• Using an image of a flag to represent patriotism and a love for one’s country.
  • Using an apple pie to represent an American lifestyle.
  • Using an apple to represent education.

6. Alliteration. Alliteration is a repetition of the first consonant sounds in several words. An example:

  • Wide-eyed and wondering while we wait for the other ones to waken

7. Onomatopoeia. Onomatopoeia is the use of words that sound like their meaning, or mimic sounds. They add a level of fun and reality to writing. Here are some examples:

  • The burning wood hissed and crackled
  • The words: beep, boom, bong, click, clang, click, crunch, gobble, hum, meow, munch, oink, pow, quack, smash, swish, tweet, wham, whoosh, zap and zing.

Regardless of the type of words used, figurative language can help people visualize your product or service more instinctively. With tasty copy, you heighten senses that immerse prospects and customers to more powerfully see themselves possessing what you have to offer.

The Fun of Marketing Lexicons

The first time I heard Brad Pitt and Angelina Jolie referred to as “Brangelina,” I admit I laughed out loud. Not only did it reflect the “mergement” of their individual brands and personalities, but it was the perfect way to describe the famous “let’s-do-everything-together” couple

The first time I heard Brad Pitt and Angelina Jolie referred to as “Brangelina,” I admit I laughed out loud. Not only did it reflect the “mergement” of their individual brands and personalities, but it was the perfect way to describe the famous “let’s-do-everything-together” couple.

From Bennifer to A-Rod, many clever neologisms have crept into our everyday vernacular—but these new portmanteaux (a combination of two, or more, words and their definitions into one word) are not just for celebrities any more.

The history of portmanteau words is a long one. Words like “smog” (coined by blending smoke and fog), “motel(motor and hotel) and “newscast(news and broadcast) have become familiar and instantly recognizable parts of the English language.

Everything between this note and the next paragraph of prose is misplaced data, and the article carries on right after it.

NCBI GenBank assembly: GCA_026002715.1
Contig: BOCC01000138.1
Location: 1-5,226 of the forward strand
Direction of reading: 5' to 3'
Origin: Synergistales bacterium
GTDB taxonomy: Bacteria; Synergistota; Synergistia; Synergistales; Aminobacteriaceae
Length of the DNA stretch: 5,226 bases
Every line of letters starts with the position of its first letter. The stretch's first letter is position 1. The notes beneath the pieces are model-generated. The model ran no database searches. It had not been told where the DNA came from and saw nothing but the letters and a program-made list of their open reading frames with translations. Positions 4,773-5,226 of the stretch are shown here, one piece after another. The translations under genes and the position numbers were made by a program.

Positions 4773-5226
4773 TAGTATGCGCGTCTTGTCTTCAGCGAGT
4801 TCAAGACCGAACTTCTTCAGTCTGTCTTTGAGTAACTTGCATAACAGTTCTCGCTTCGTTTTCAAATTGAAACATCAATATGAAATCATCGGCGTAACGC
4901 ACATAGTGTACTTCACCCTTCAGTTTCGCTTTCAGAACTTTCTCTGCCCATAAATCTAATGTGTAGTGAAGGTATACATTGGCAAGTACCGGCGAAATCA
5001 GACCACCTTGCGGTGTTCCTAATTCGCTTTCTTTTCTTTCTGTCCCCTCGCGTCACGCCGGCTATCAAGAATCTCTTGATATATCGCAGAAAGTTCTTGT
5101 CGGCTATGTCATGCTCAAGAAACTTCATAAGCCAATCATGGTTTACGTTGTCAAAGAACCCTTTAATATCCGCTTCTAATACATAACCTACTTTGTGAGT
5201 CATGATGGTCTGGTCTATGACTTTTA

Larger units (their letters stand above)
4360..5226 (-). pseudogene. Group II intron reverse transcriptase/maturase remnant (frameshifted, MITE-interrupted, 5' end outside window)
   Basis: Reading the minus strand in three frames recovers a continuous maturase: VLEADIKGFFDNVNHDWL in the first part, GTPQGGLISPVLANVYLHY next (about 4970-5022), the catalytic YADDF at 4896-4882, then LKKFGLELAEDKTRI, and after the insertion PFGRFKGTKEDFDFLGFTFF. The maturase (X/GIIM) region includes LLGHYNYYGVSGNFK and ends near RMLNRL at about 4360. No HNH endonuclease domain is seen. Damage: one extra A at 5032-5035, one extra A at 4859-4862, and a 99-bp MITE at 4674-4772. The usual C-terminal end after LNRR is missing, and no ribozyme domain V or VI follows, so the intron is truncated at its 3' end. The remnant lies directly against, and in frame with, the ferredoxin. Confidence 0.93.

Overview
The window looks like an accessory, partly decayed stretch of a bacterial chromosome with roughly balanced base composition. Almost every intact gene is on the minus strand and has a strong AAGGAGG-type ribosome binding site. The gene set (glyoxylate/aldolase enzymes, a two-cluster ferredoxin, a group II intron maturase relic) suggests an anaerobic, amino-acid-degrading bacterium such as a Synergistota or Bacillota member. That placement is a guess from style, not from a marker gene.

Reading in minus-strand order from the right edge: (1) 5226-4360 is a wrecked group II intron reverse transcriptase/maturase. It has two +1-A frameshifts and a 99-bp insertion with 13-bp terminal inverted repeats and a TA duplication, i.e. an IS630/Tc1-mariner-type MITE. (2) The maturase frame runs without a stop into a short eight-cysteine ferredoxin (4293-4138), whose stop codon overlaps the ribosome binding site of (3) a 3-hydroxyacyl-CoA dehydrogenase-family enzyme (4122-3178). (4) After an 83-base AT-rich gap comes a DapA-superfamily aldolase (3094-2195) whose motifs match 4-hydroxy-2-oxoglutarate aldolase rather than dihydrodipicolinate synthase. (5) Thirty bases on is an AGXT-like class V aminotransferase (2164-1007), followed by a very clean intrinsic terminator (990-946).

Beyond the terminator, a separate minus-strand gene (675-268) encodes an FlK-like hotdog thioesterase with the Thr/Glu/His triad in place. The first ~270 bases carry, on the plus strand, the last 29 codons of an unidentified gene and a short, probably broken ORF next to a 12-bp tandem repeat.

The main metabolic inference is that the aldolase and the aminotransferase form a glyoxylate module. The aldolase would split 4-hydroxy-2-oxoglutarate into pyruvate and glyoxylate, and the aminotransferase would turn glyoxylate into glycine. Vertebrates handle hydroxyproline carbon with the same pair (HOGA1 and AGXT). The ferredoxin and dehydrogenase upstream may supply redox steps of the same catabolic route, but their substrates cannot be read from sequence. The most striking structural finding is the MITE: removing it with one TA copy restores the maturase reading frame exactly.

More recently, portmanteaux have crept into our marketing speak, as they can provide the ideal way to describe a complex idea in just one or two cleverly crafted words that will be instantly understood by readers/listeners.

Call it creative grammar or the result of a 140-character limit, these new memorable mashups are rapidly becoming part of our cultural landscape. While you may not find these useful in your day-to-day copywriting, I promise you’ll find a way to incorporate them into your everyday conversations:

  • Glamping: Headed on an African safari? Who would choose to sleep on a bedroll on the hard ground when you can spend the night in a beautiful white tent, on a raised platform (to avoid snakes!), tucked into a cozy bed covered in a down comforter? The word has become so popular an entire travel company took ownership by rebranding itself.
  • Frenemy: You shared your big idea with your boss. They sold it up the food chain as their idea and got a raise, a promotion and the corner office. You hold friends close, but hold these folks closer.
  • Hangry: How you feel at 7 p.m. after you learn what your boss did with your idea. Pass the ketchup.
  • Fauxthority: Just because they wrote a book on a topic doesn’t mean they know anything about it. (Can you say “ghost writer”?)
  • Fandemonium: Fans of a celeb/performer/event take over the sidewalk, road, and surrounding area.
  • Socially bipolar: You’re successful, popular and well paid. You get to a business conference, don’t recognize anyone and stand alone, sipping your Merlot. Okay, perhaps not an official portmanteau, but you get the picture.
  • Scentsational: It smells as good as it looks and tastes.
  • Sexting: Um … I think this is self-explanatory.

And, of course, what list of portmanteaux would be complete without the word “Wikipedia”—the blending of the Hawaiian word “wiki” (which means fast) and “encyclopedia.” Interestingly, if you search the word “wiki,” you’ll find that it now refers to a web application that “allows people to add, modify or delete content in collaboration with others.” That definition, of course, comes from Wikipedia.

Who’s Your Scapegoat?